Placing health at the centre of growth
Moving from sector to sector, it is increasingly clear that ‘place’ is becoming the main currency of change. This emerging consensus is refreshing in its local empowerment yet, for many, also quite daunting. Collectively, we are being asked to run locally before the legislation, funding and metrics nationally have learned to walk. As Dorset shows, though, the risks are worth it, explain Michael Wood of the NHS Confederation and Lorna Carver of Dorset Local Enterprise Partnership.
For such a heavily centralised nation, ‘place’ can be as daunting as it is empowering. Whether we are talking about the economy, far too dependent on services and the south east and for far too long, or the health service, where the reverberations from falling bed pans still echo around Whitehall, local leaders in England are seeking, and gaining, greater power and control. The challenge facing places like Dorset now is how to make the most of it.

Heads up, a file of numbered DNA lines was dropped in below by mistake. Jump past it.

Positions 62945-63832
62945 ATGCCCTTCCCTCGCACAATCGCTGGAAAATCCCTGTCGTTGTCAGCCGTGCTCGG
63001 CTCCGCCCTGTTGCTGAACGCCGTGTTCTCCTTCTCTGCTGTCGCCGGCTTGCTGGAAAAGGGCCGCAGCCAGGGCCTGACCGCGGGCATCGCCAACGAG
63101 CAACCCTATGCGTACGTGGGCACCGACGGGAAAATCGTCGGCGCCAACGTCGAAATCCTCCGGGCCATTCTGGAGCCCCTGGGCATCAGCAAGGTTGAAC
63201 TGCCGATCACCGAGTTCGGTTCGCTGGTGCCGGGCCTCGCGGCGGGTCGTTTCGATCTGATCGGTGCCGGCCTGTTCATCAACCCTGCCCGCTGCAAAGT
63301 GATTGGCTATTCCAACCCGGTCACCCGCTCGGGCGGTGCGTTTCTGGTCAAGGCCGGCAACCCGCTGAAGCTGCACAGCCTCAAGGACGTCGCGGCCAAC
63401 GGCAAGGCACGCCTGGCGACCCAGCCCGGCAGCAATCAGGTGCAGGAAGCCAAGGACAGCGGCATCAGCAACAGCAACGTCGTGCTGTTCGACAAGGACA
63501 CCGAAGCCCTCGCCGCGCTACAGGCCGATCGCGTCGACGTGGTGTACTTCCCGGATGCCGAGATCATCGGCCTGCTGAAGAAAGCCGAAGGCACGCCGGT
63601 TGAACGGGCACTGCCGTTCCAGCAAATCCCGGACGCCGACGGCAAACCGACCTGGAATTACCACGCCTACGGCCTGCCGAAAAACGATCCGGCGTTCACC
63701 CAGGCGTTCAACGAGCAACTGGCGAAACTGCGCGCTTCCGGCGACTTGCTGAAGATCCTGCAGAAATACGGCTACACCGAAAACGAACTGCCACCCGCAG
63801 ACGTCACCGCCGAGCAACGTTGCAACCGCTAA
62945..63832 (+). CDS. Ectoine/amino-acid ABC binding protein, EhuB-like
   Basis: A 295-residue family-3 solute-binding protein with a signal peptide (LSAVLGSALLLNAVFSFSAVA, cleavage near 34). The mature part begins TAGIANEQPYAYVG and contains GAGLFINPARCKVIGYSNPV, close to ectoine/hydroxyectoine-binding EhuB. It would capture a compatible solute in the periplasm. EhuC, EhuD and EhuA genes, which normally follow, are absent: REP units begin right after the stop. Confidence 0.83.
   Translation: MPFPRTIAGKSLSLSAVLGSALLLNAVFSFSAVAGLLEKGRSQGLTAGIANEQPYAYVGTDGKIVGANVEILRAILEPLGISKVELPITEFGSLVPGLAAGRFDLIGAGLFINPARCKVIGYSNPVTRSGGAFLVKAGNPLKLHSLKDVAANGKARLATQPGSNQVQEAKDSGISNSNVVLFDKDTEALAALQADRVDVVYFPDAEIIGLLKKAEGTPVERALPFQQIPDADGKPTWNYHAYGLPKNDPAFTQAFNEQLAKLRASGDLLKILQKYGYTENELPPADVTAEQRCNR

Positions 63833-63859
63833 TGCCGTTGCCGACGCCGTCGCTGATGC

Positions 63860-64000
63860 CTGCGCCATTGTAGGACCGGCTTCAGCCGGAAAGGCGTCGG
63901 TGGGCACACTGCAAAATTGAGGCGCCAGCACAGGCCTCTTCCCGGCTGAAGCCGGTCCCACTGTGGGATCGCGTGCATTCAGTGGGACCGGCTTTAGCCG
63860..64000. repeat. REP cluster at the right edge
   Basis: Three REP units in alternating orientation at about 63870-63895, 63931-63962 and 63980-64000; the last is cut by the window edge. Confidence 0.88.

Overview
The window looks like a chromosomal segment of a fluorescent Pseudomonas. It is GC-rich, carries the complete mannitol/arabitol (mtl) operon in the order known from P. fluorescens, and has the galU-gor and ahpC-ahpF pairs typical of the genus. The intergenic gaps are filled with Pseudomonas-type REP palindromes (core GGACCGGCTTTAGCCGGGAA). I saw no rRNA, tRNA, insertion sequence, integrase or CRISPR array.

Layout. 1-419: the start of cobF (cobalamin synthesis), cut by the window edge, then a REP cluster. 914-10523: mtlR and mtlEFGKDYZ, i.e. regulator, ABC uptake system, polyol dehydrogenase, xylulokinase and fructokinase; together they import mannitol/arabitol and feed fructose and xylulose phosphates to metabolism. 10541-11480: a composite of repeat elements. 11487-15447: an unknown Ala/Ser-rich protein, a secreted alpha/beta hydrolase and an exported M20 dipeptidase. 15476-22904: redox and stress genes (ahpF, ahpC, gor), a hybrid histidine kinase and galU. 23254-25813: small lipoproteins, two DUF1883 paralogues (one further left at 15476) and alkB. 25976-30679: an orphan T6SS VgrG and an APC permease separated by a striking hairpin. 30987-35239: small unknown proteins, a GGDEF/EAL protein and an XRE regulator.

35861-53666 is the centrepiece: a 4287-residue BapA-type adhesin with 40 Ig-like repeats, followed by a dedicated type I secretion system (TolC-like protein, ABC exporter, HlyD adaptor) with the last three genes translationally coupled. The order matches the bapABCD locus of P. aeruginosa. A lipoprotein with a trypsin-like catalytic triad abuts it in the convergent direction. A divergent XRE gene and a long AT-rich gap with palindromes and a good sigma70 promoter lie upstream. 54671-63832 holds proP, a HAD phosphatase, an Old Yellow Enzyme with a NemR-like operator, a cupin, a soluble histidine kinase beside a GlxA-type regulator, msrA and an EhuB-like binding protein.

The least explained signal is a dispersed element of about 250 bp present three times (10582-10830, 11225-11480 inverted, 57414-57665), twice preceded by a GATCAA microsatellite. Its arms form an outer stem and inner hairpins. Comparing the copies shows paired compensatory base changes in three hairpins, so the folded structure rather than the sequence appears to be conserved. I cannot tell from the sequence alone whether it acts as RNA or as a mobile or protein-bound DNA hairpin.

The meeting ‘place’
The real power of ‘place’ is that it is the only point at which systems, strategies and society meet. And, for all of us locally, this matters.
In health terms, Dorset’s integrated care system (ICS) is considered one of the most advanced of England’s 44 new regional approaches to transforming the local provision of health and care. This emphasis on collaboration and local leadership is very much a welcome change of direction for a health service more used to ‘command and control’ and begins to address the cultural, and financial, imbalances that often exist between health and social care.